Travel writing has never been overly appealing to me. As an avid journal-writer myself, I tend to avoid re-reading even my own entries about places I have explored. Descriptions of locations or societal structures often don’t have the thrust of writings about specific people, especially people that one knows intimately. In modern travel writing the narrative gets so broad, so quickly impregnated with “facts” perhaps, that the story itself often seems to get lost.
Harriet Martineau’s conception of travel writing, though, gave me pause because she focuses on the concept of sympathy. In How to Observe Manners and Morals she writes, “if a man have not sympathy, there is no point of the universe…where he can meet with his fellow” (31). Sympathy here implies the deep, thorough understanding of another person, as if in looking into another’s eyes the traveler should find commonality; the traveler’s sympathy is indeed to be “untrammelled and unreserved” (31). But this same treatise goes on to suggest “the grand secret into wise inquiry…is to begin with the study of things, using the discourse of persons as a commentary upon them” (44, emphasis original). “Things” designates the systems of society—the governmental, family, and societal structures of organization—as being more important than individual people in travel writing. So, naturally, I began to wonder about how these two ideas work together. If one is to focus on the “things” or “structures” of society above all, how is sympathy for the individual involved if at all?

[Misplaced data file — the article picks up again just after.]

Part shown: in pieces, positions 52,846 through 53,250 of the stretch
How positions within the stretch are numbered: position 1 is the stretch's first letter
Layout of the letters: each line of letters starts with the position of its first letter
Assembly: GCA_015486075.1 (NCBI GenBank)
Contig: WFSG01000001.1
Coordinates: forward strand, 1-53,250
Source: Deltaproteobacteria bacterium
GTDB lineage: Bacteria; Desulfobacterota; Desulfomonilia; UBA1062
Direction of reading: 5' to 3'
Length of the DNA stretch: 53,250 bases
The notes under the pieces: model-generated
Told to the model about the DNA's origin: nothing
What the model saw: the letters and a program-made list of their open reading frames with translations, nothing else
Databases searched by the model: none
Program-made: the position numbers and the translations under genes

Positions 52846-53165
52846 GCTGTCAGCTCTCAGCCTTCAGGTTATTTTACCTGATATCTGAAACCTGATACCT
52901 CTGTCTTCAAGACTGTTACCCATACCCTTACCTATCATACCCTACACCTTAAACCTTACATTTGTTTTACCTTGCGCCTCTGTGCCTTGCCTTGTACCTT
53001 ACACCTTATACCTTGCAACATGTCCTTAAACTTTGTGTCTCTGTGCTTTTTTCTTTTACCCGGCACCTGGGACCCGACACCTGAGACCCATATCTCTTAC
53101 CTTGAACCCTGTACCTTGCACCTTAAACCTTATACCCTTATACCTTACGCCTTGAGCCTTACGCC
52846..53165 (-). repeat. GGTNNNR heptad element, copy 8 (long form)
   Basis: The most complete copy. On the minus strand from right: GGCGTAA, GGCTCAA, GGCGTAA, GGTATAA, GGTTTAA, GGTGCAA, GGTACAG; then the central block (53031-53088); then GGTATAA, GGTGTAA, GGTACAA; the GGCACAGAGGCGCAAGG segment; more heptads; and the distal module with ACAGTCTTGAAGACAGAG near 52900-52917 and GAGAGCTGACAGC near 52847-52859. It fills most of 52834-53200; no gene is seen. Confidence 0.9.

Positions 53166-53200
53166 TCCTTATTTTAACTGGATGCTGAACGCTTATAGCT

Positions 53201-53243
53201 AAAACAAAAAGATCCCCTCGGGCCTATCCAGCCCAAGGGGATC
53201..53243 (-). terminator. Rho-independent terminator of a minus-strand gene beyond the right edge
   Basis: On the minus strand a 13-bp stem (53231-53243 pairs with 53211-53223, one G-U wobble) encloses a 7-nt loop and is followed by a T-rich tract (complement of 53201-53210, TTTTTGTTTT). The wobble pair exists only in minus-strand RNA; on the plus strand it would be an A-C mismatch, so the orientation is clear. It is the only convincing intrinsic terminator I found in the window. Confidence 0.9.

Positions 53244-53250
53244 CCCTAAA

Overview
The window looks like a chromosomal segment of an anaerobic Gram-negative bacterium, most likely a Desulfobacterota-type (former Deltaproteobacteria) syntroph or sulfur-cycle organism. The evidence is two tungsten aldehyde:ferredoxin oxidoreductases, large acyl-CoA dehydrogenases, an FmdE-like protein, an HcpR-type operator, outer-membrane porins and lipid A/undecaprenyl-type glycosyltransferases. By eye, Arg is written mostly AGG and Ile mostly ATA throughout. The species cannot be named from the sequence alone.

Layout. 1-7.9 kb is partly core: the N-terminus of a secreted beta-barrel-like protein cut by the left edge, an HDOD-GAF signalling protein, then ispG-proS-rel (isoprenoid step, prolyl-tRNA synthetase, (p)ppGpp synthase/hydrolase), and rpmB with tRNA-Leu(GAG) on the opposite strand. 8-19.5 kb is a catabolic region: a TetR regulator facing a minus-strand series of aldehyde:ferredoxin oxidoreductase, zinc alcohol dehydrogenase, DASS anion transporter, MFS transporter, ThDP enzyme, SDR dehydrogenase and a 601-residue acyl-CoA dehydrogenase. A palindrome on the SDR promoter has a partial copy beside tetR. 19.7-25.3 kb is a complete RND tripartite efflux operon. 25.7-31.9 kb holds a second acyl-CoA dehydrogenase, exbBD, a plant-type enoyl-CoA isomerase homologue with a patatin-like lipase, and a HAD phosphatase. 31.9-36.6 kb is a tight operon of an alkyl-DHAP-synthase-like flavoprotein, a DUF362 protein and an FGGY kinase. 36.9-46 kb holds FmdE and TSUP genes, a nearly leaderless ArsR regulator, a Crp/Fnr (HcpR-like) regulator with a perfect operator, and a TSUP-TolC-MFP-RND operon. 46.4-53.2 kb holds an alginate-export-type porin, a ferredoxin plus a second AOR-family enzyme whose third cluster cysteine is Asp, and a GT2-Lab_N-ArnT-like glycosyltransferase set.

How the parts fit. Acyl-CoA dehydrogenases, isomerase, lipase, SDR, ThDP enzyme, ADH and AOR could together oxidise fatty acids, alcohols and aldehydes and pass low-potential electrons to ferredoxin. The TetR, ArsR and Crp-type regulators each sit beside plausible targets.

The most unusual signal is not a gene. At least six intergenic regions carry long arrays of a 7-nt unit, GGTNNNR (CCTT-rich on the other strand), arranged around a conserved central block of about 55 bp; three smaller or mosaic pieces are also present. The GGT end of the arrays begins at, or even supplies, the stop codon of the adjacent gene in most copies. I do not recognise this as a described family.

Martineau answers in Society in America, her published travel writing. In her section on “Morals of Slavery,” especially, she derides slavery’s structure while upholding sympathy for individuals she met while traveling. For example, one paragraph opens with a broad statement about slavery as a system: “the personal oppression of the negroes is the grossest vice which strikes a stranger in the country. It can never be otherwise when human beings are wholly subjected to the will of other human beings.” But Martineau follows this broad statement, which functions almost like an argument, with a specific anecdote in which a severely mistreated slave is directly quoted. The principles of travel writing—of focusing on the broader structures over individual people—allow Martineau to expand the concept of sympathy through the authority that she gains in the process. She does look into the eyes of those she meets—at times she looks deeply and thoroughly—but she makes strong statements about the structures undergirding their everyday lives in her writings. This allows her to advocate for change rather than merely record observations.
Her Autobiography is undoubtedly more interesting—at least in a narrative sense. It includes secretive characters like Dr. Julius who has a “ghastly countenance” as he questions her involvement in the abolition movement, and it includes her personal hurts over what others, like Margaret Fuller, choose to write about her (340). But, if we are to take travel writing seriously, we must acknowledge the possible limitations of journalistic narratives, despite the important glimpses they allow us into her personal character. In the quest to understand what can truthfully be said about a society, we are left asking what role analysis—the rumination on observations—should have? Is it possible that travel writing, though more distanced, actually expands the concept of sympathy in that it works to discern what should be said and what should not?